Question 10: The cardholder purchased a merchant-specific proprietary gift card from a third-party (e.g., a grocery store) using their Visa card. The merchant named on the gift card ceasesd operations. For example, cardholder buys a restaurant gift card from a gift card display at the local grocery store. The restaurant goes out of business before the cardholder redeems their gift card. Does the issuer have a dispute right?
Answer: Yes. There is a dispute right when goods/services are not provided for any reason, including bankruptcy or other circumstances. Cardholders must first attempt to resolve the dispute with the merchant of record (in this example the local grocery store). The dispute would be against the acquirer of the local grocery store who is the merchant of record on the gift card sale and is ultimately responsible for that transaction. The timeframe to dispute the transaction is either 120 calendar days from the transaction date or 120 calendar days from the last date that the cardholder expected to receive the merchandise or services, not to exceed 540 days from the transaction date.
Additional General Questions:
Question 11: Due to a merchant cancellation of a service, the cardholder incurs additional out-of-pocket expenses. For example, a cardholder’s flight is cancelled, and they are rebooked for a flight the following day. The cardholder takes a taxi to a nearby hotel to stay the night and wants to be reimbursed for the additional cost of the taxi and hotel. Can these be included in the dispute?
Answer: No, the dispute value is limited to the value of the services not received.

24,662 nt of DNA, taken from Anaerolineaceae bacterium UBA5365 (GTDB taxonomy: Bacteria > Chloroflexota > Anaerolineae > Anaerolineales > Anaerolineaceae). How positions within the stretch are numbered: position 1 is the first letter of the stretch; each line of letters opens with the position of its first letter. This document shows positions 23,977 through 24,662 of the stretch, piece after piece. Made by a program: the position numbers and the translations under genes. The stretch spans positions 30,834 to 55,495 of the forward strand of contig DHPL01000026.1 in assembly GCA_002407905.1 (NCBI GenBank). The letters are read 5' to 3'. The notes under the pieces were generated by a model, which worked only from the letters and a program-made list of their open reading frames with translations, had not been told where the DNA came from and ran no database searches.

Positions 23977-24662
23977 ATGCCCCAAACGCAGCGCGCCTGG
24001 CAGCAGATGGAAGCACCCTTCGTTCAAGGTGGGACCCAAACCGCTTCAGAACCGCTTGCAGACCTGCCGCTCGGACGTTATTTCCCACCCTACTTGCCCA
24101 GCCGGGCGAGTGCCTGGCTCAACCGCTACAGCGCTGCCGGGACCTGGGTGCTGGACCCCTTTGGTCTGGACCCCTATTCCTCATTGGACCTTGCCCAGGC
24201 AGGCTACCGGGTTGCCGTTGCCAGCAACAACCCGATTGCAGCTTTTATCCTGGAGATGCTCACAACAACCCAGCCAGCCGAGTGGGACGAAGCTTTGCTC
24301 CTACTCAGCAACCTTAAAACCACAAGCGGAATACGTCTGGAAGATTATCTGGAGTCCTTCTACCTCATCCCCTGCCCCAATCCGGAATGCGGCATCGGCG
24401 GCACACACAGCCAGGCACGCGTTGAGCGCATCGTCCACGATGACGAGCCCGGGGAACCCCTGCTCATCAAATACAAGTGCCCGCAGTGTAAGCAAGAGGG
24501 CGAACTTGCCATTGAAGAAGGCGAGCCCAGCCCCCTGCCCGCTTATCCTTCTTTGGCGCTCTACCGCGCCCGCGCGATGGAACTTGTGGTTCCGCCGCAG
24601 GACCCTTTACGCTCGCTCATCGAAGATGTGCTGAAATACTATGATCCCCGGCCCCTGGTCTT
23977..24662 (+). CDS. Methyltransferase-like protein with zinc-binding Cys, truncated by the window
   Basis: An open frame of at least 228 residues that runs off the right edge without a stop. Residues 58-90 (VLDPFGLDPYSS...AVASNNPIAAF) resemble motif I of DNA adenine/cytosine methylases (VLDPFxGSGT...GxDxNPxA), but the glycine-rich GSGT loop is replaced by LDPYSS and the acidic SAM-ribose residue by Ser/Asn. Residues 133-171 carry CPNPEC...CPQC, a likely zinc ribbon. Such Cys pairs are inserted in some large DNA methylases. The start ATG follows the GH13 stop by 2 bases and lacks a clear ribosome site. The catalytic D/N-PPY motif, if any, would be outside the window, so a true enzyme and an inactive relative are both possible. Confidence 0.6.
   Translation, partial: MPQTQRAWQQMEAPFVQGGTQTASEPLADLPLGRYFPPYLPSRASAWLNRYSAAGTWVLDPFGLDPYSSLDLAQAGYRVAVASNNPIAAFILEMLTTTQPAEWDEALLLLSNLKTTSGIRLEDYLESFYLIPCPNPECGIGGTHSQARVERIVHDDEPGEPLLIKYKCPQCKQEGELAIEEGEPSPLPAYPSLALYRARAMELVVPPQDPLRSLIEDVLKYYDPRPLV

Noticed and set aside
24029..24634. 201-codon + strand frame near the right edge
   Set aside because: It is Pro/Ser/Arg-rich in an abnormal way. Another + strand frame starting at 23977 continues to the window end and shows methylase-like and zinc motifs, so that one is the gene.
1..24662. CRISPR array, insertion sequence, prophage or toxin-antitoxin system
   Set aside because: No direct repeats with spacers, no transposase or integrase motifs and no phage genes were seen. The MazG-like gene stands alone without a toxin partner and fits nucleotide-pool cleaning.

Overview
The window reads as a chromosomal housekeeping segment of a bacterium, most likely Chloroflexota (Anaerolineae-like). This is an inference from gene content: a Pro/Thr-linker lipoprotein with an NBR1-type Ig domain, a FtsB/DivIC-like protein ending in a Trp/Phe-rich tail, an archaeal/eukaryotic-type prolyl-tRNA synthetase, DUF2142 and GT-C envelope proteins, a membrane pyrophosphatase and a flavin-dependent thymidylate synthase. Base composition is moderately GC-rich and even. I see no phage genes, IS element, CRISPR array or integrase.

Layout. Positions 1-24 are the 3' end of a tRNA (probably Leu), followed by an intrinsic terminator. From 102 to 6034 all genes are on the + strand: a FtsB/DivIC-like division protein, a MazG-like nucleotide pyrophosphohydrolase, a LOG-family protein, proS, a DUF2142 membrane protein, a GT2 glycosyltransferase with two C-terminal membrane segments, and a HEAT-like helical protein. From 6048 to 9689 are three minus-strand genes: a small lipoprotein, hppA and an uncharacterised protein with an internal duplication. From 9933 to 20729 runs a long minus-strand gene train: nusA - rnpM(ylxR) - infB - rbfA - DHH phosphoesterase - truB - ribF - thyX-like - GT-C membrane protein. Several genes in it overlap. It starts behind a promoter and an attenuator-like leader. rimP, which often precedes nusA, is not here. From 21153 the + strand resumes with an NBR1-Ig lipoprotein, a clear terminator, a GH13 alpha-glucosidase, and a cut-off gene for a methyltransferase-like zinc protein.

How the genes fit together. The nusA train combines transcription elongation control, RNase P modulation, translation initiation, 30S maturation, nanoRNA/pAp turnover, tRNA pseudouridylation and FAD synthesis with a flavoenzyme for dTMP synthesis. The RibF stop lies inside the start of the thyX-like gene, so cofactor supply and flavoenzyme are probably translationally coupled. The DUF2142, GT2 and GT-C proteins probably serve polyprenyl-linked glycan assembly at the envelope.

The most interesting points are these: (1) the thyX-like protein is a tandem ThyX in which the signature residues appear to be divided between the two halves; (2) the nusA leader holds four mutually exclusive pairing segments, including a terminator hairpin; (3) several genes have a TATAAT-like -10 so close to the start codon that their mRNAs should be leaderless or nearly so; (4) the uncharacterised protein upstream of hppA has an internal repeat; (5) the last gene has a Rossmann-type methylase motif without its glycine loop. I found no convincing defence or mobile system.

Question 12: If a cardholder orders merchandise from a merchant and the merchandise is not received by
the expected date, can a dispute be pursued?
Answer: Yes. If the merchant fails to provide the merchandise by the expected date, the cardholder would have a valid dispute. Issuers are reminded that cardholder must first attempt to resolve the dispute with the merchant.
Question 13: A cardholder attempts to return merchandise within the merchants disclosed policy; however, the merchant’s location has been closed for business due to the COVID-19 restrictions, or is no longer in business. Would there be dispute rights?
Answer: Yes, the issuer can process a dispute. However, if the acquirer can demonstrate that the merchant was open and able to accept return of the merchandise, the liability will sit with the issuer. The issuer is encouraged to remind the cardholder to contact the merchant directly as some merchants have extended their return windows during this time.